A small retail store in North Africa, a North American telecommunications provider and two separate religious organizations: what do they have in common? They all run poorly configured Microsoft servers that have been spraying the Internet with gigabytes per second of junk data in distributed denial-of-service attacks for months or years, aimed at disrupting or completely crippling websites and services.
All in all, recently published research by Black Lotus Labs, the research arm of network and application technology company Lumen, identified more than 12,000 servers – all with Microsoft domain controllers hosting the company’s Active Directory services – that were regularly used to measure the scale of distributed denial-of- Service augment attacks or DDoSes.
An endless arms race
For decades, DDoSers have battled defenders in an endless arms race. Historically, DDoSers simply botneted ever-increasing numbers of internet-connected devices and then used them to simultaneously send more data to a target than it could handle. Targets—be they games, new websites, or even key pillars of Internet infrastructure—often buckled under the strain and either fell completely or just slowed down.
Companies like Lumen, Netscout, Cloudflare, and Akamai then countered with countermeasures that filtered out the junk traffic and allowed their customers to withstand the torrents. DDoSers responded by introducing new types of attacks that temporarily hampered these defenses. The race goes on.
One of the main ways that DDoSers gain the upper hand is known as reflection. Instead of sending the stream of junk traffic directly to the destination, DDoSers send network requests to one or more third parties. By selecting third parties with known misconfigurations in their networks and spoofing the requests to appear as if they were sent from the destination, the third parties end up mirroring the data at the destination, often in the tens, hundreds, or even Thousand several times larger than the original payload.
Some of the more well-known reflectors are misconfigured servers running services like open DNS resolvers, the Network Time Protocol, Memcached for database caching, and the WS-Discovery protocol found in Internet of Things devices is. Also known as amplification attacks, these reflection techniques allow record-breaking DDoS attacks to be delivered by the smallest botnets.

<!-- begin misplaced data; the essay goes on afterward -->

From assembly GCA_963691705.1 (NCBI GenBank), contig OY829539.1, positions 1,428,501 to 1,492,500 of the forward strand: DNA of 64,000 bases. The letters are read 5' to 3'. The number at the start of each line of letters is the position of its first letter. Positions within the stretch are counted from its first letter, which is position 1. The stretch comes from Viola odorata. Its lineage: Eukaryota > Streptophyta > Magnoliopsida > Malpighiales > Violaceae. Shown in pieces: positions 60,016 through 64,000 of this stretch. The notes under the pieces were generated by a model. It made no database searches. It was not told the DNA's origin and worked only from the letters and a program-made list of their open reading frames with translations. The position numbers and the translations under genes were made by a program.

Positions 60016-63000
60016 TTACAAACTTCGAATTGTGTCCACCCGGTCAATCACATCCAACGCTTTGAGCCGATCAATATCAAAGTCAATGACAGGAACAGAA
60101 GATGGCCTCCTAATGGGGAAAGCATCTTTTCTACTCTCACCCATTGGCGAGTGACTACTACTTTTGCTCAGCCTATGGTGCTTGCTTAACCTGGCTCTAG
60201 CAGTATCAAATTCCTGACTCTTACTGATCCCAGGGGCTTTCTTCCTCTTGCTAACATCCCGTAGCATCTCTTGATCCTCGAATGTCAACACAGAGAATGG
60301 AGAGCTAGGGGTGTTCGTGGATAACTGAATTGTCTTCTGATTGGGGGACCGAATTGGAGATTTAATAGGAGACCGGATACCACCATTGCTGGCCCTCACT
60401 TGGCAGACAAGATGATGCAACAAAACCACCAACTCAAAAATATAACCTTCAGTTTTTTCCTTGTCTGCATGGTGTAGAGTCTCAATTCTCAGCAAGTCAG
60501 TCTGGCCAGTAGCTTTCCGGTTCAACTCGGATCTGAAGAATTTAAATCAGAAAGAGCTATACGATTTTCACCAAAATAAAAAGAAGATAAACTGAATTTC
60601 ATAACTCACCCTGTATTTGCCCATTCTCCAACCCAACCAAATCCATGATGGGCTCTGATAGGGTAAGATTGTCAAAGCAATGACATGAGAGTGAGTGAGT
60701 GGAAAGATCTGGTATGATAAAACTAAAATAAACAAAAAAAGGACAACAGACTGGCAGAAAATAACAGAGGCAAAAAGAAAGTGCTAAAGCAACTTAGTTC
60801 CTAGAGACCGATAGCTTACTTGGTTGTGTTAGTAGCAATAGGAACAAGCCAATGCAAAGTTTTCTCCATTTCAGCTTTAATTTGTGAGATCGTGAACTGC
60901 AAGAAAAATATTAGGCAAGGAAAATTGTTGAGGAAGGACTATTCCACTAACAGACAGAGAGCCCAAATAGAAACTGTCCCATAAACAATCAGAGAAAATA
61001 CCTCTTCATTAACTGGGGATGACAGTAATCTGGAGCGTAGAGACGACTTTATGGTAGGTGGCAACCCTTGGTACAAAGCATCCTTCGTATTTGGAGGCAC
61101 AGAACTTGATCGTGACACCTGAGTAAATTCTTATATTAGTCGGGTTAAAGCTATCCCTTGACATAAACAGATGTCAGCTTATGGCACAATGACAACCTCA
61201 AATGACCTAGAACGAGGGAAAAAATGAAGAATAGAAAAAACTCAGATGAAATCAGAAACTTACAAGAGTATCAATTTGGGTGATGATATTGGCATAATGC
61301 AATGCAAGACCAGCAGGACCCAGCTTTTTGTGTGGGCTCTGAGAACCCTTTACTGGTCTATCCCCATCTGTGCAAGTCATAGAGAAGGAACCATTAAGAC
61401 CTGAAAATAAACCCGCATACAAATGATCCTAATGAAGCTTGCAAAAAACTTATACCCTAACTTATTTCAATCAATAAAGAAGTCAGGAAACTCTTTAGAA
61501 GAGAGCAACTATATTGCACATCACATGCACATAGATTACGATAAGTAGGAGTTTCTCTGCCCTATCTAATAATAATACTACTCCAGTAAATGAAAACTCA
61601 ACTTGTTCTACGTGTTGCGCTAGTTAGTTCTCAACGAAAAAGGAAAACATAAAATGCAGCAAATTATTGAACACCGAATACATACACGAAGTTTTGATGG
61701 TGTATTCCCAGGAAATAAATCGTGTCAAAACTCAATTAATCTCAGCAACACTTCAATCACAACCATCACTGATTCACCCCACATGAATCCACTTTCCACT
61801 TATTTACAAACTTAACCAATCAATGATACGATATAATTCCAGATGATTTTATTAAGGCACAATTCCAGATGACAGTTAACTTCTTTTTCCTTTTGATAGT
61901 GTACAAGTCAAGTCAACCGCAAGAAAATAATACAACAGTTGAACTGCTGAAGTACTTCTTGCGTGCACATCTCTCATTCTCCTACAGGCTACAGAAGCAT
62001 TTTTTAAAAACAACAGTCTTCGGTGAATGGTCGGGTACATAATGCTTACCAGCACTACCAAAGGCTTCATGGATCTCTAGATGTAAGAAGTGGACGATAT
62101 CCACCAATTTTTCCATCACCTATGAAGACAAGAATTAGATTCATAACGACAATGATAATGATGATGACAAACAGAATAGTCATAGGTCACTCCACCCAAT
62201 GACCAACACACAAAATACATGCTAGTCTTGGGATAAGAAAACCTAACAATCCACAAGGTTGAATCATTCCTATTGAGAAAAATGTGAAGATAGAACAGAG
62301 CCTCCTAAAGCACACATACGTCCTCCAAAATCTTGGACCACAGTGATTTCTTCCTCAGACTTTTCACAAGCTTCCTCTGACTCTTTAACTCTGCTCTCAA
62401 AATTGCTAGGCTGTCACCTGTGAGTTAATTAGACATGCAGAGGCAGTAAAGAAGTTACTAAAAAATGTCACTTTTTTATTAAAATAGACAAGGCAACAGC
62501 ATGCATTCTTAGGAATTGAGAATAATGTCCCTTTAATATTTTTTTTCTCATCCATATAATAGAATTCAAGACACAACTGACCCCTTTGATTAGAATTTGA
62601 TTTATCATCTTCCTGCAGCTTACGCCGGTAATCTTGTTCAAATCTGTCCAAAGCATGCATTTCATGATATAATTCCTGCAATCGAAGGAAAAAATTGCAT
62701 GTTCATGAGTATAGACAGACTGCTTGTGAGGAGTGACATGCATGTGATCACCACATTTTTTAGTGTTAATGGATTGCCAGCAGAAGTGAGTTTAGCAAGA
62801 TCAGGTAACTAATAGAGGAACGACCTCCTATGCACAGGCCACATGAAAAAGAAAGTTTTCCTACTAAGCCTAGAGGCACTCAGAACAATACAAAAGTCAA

When domain controllers attack
Over the past year, the Connectionless Lightweight Directory Access Protocol has been a growing source of reflection attacks. A Microsoft derivative of the industry standard Lightweight Directory Access Protocoluses CLDAP User Datagram Protocol packets to allow Windows clients to discover services to authenticate users.
“Many versions of MS Server that are still in service have a CLDAP service enabled by default,” wrote Chad Davis, a researcher at Black Lotus Labs, in an email. “Unless these domain controllers are exposed to the open internet (which is true for the vast majority of deployments), this UDP service is benign. But on the open internet, all UDP services are vulnerable to reflection.”
Since then, DDoSers have been using the protocol at least 2017 to increase data streams by a factor of 56 to 70, making it one of the more powerful reflectors on the market. When the CLDAP reflection was first discovered, the number of servers exposing the service to the Internet numbered in the tens of thousands. After they became public knowledge, the number dropped. Since 2020, however, the number has risen again, by 60 percent in the last 12 months alone, according to Black Lotus Labs.
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